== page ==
2. Thompson's speech was disappointing, particularly in its delivery. Indeed, the substance of what he said was impressive. But Thompson managed, in a 4,500-word address, to say much less clearly what he would have said in the 1,600-word prepared text excerpt his staff released prior to the speech. The pre-released text received rave reviews from conservatives who read it on the Internet, but attendees at the speech in California were underwhelmed.

  3. The prepared text contained the simple and concise red-meat language that Republicans want to hear right now. The prepared text quoted Sen. Tom Coburn (R-Okla.), a conservative stalwart, and was heavy on the supply-side economics of Ronald Reagan. The actual delivered speech meandered through many of the same ideas in a dull, cliché-ridden and verbose performance. It was not well received at the dinner itself, if crowd reactions are any indication. Thompson had trouble with the podium microphone as his low, conversational tones faded in and out. Thompson worried that the long Lincoln Club program preceding his speech may have turned off the audience, but he may have been the one who lost his enthusiasm. Naturally, expectations were high to begin with. The puzzling part is that an actor would fail in the delivery -- the very area in which he should be most likely to succeed.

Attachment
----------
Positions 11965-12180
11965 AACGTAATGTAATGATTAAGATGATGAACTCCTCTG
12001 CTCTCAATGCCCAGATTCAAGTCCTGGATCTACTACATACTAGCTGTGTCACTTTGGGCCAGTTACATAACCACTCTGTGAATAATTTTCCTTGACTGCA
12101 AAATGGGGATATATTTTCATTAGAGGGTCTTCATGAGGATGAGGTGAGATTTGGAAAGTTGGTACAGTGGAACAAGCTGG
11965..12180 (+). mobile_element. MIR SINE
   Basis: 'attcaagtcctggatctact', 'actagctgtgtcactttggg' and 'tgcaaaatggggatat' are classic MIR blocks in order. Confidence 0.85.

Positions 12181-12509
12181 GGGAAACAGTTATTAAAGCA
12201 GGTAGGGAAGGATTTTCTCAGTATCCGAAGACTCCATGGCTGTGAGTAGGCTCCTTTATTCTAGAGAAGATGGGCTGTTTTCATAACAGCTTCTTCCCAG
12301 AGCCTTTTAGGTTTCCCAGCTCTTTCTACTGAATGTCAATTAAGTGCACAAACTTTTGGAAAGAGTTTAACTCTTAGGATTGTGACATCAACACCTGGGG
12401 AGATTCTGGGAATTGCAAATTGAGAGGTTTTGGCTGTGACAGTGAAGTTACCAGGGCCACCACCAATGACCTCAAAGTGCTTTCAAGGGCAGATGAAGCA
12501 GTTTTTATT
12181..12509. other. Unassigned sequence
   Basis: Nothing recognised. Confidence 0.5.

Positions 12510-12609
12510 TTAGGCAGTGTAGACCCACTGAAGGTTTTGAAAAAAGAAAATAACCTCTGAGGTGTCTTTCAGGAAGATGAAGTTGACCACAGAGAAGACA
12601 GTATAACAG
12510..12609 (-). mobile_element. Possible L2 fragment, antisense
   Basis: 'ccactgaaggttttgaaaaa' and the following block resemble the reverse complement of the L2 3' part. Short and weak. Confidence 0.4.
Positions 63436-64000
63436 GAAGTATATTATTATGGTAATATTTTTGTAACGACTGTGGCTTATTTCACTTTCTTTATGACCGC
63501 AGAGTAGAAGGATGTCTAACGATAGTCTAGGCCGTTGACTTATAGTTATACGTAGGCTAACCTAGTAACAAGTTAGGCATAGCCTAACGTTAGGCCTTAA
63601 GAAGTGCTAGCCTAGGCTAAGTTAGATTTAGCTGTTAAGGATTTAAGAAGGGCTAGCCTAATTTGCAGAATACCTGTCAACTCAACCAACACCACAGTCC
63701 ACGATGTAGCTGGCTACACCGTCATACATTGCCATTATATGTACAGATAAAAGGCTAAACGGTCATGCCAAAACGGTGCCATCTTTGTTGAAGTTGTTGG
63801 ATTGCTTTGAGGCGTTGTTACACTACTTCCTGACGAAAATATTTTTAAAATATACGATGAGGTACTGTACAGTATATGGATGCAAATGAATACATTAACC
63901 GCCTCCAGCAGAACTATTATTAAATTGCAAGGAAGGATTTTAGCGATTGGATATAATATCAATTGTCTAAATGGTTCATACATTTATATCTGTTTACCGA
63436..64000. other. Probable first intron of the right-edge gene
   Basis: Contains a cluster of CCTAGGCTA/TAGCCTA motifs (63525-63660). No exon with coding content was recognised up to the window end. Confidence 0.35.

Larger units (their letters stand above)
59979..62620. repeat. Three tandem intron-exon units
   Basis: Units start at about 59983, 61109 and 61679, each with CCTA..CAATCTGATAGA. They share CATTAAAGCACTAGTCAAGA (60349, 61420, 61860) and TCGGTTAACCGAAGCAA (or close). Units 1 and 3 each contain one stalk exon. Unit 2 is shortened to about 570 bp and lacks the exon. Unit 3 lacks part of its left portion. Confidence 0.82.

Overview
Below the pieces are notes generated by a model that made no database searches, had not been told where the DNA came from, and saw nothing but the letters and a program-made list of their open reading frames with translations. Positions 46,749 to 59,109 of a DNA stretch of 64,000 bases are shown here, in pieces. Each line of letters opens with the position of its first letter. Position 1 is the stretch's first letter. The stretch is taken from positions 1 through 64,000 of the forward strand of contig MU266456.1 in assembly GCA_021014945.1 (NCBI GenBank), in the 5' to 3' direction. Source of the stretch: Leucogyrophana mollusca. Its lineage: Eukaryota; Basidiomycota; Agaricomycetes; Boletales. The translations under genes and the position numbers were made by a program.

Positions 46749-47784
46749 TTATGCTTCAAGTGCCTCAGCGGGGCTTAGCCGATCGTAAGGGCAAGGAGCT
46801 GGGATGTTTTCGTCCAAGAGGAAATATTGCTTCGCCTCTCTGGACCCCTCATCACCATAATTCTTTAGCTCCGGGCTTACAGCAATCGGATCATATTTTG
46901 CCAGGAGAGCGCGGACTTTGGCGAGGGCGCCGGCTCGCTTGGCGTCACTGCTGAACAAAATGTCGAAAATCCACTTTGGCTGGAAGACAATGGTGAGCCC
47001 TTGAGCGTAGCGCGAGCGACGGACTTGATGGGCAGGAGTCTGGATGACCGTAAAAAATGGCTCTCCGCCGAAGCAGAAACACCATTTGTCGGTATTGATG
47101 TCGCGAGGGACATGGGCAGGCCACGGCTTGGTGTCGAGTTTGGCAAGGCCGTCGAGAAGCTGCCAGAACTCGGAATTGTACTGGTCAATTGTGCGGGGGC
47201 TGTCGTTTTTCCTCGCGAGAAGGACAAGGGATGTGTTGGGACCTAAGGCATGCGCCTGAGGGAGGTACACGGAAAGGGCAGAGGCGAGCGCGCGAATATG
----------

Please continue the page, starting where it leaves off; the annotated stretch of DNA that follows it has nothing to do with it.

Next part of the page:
4. The excitement aroused in melancholy Republican ranks by the politician-commentator-actor will not be doused by one lackluster performance. Obviously, Thompson will need some preparation if he really wants to run. The deeper concern by some supporters is whether the tepid reaction in Orange County will shake what had seemed his clear resolve to make the race.

  5. Among the best parts of his speech were his reference to "malaise" -- an unmistakable reference to Ronald Reagan's 1980 campaign -- and his statement that as the world's problems grow bigger, political leaders "are getting smaller." Both of these are subtle, implicit criticisms of President Bush that are nonetheless appropriately gentle.

  6. Thompson is considering a different kind of presidential candidacy, the sort that sees him raising small contributions over the Internet and staying several days at a time in Iowa instead of zipping in and out. But his debut speech here as a putative presidential candidate was ordinary. It will be revealing how much he changes his approach in forthcoming non-candidate speeches to Republican gatherings in Virginia and Connecticut.